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Ms Drown: To ask the Secretary of State for Environment, Food and Rural Affairs if her Department will produce a strategy for reducing the release of dioxins to the levels recommended by the Committee on Toxicity for the tolerable daily intake for dioxins and dioxin-like polychlorinated biphenyls, with particular reference to releases from (a) Environment Agency regulated activities, (b) local authority-regulated activities and (c) activities that are not regulated; and if she will make a statement. 
Mr. Meacher: The recommendation of the Committee on Toxicity of Chemicals in Food, Consumer Products and the Environment (COT) is for a tolerable daily intake (TDI) for dioxins and dioxin-like polychlorinated biphenyls of 2 picogrammes TEQ/kilogramme bodyweight. The Food Standards Agency's programme of research and surveys for these contaminants has shown that the average dietary exposure in the UK (1.8 picogrammes TEQ/kilogramme bodyweight per day) is already below the new TDI, although consumers who eat a lot of fatty foods can exceed the TDI.
Emissions from Environment Agency and local authority regulated activities are controlled under the systems of Integrated Pollution Control (which are progressively being replaced by the Pollution Prevention and Control Regulations) and Local Air Pollution Control. These and other controls have made a major contribution to the approximately 70 per cent. reduction in emissions of dioxins to air during the past decade. As the major industrial sources are reduced, the less well regulated diffuse sources such as bonfires have become relatively more important, so action is also needed in these areas. The Government believe that there is a strong case for reducing environmental emissions of dioxins and dioxin-like polychlorinated biphenyls (PCBs), particularly in the light of the revised recommended tolerable daily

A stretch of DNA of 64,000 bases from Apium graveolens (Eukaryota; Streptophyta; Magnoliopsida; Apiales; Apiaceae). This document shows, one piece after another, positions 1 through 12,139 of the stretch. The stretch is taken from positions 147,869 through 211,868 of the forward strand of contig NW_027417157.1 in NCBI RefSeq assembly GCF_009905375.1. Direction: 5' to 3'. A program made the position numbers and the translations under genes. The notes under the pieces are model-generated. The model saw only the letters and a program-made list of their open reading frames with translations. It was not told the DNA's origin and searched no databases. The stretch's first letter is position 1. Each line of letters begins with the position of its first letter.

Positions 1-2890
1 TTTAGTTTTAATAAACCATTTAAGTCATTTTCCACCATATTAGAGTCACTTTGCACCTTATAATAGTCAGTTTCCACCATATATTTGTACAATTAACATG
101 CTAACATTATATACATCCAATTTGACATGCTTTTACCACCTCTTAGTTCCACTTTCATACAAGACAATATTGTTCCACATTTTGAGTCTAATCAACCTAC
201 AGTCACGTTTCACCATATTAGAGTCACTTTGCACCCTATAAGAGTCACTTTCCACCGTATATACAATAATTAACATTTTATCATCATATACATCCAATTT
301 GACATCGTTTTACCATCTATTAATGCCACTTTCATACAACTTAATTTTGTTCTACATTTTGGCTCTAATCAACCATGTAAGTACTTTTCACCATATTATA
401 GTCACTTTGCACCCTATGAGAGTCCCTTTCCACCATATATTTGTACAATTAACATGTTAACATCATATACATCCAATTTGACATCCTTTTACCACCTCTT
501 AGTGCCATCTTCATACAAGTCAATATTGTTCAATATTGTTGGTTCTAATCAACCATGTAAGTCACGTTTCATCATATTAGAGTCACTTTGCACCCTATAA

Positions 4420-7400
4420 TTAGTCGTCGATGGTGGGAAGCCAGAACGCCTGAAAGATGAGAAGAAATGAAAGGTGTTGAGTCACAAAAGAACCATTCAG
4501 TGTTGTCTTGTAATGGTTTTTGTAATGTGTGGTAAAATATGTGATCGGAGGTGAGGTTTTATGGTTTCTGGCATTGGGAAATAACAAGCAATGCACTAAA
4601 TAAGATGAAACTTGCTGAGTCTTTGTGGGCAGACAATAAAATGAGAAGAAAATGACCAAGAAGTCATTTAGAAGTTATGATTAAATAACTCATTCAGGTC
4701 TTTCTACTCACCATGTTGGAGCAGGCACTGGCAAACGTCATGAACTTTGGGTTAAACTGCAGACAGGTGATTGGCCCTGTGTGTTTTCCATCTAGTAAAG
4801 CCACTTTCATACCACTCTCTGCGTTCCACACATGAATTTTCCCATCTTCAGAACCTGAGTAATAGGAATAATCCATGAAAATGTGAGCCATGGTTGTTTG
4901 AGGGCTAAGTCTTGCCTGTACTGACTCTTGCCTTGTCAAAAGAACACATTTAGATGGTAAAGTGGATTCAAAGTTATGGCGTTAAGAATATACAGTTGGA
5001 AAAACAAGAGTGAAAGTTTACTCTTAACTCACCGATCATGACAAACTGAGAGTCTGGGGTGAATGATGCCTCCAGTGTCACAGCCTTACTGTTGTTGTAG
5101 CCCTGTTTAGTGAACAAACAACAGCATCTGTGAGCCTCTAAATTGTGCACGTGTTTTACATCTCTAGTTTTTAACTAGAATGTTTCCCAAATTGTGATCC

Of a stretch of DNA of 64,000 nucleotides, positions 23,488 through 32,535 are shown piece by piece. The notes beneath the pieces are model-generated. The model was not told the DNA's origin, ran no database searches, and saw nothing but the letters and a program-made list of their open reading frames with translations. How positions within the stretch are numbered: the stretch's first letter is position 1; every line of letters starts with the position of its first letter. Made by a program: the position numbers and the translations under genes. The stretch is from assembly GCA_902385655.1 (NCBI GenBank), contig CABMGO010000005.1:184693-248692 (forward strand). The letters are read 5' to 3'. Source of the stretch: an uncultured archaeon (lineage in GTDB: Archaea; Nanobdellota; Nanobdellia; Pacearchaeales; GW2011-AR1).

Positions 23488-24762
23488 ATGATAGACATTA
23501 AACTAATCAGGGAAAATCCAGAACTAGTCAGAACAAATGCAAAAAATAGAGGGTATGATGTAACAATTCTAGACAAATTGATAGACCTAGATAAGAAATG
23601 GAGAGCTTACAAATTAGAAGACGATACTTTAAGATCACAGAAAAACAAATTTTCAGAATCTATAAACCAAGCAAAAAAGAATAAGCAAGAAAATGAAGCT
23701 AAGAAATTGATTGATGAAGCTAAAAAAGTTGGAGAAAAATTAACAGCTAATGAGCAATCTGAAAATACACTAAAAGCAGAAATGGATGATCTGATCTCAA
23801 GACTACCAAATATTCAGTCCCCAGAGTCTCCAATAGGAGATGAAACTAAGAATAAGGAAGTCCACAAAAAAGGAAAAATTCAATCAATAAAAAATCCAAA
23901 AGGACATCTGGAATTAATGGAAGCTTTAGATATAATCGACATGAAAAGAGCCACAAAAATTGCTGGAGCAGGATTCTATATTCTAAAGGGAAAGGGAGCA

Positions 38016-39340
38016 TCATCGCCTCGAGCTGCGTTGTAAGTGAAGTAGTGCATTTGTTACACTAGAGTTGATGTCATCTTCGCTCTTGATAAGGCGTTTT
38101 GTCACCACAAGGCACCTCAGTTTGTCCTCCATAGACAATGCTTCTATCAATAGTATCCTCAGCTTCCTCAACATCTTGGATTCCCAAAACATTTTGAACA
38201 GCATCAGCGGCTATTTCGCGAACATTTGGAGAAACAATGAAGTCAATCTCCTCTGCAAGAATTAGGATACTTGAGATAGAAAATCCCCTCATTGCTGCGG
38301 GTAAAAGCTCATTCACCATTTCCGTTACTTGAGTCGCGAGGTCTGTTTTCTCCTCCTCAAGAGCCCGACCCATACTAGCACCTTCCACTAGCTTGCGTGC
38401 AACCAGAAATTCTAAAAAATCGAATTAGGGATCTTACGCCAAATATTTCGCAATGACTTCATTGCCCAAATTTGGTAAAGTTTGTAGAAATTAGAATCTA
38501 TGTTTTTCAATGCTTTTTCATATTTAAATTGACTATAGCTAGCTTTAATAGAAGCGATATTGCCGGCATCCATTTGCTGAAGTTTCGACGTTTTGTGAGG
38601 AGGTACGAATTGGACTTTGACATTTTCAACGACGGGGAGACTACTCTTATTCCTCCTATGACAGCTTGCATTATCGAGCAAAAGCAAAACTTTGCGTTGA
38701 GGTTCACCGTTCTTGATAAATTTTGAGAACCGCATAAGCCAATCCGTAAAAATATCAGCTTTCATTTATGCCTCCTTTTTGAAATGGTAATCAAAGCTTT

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intake by the COT. In consultation with the devolved Administrations, other Government Departments and agencies the Department is, therefore, producing a UK position paper on dioxins and PCBs, which will set out proposals for achieving further reductions in emissions of these compounds, for consultation with a wide range of stakeholders.
Mr. Peter Duncan: To ask the Secretary of State for Environment, Food and Rural Affairs what discussions she has had with her European Union counterparts regarding the continued implementation of the date-based export scheme. 
Mr. Morley [holding answer 25 January 2002]: The date-based export scheme continues to be available as the means of exporting beef from the UK, although it has been in abeyance for the duration of the foot and mouth disease outbreak. We recognise that the conditions of the scheme are onerous and that this is a disincentive to potential beef exporters to operate under the scheme. For this reason we are pressing the European Commission to propose changes to the conditions of the scheme to make it a more viable prospect for a wider range of beef exporters.
Andrew George: To ask the Secretary of State for Environment, Food and Rural Affairs what the source was of the funding for the £6 million offered to those vessels which successfully bid for fishing vessel decommissioning during October 2001. 
Mr. Morley [holding answer 28 January 2002]: I announced the £6 million decommissioning scheme on 10 May 2001. These funds are additional to the £5 million provision for Cornwall I announced on 24 July 2000 would be available for the period 200102 to 200304, and the £6 million which I similarly announced for the rest of England. The scheme will be co-financed by the EU under the EU structural fund for fisheries (FIFG).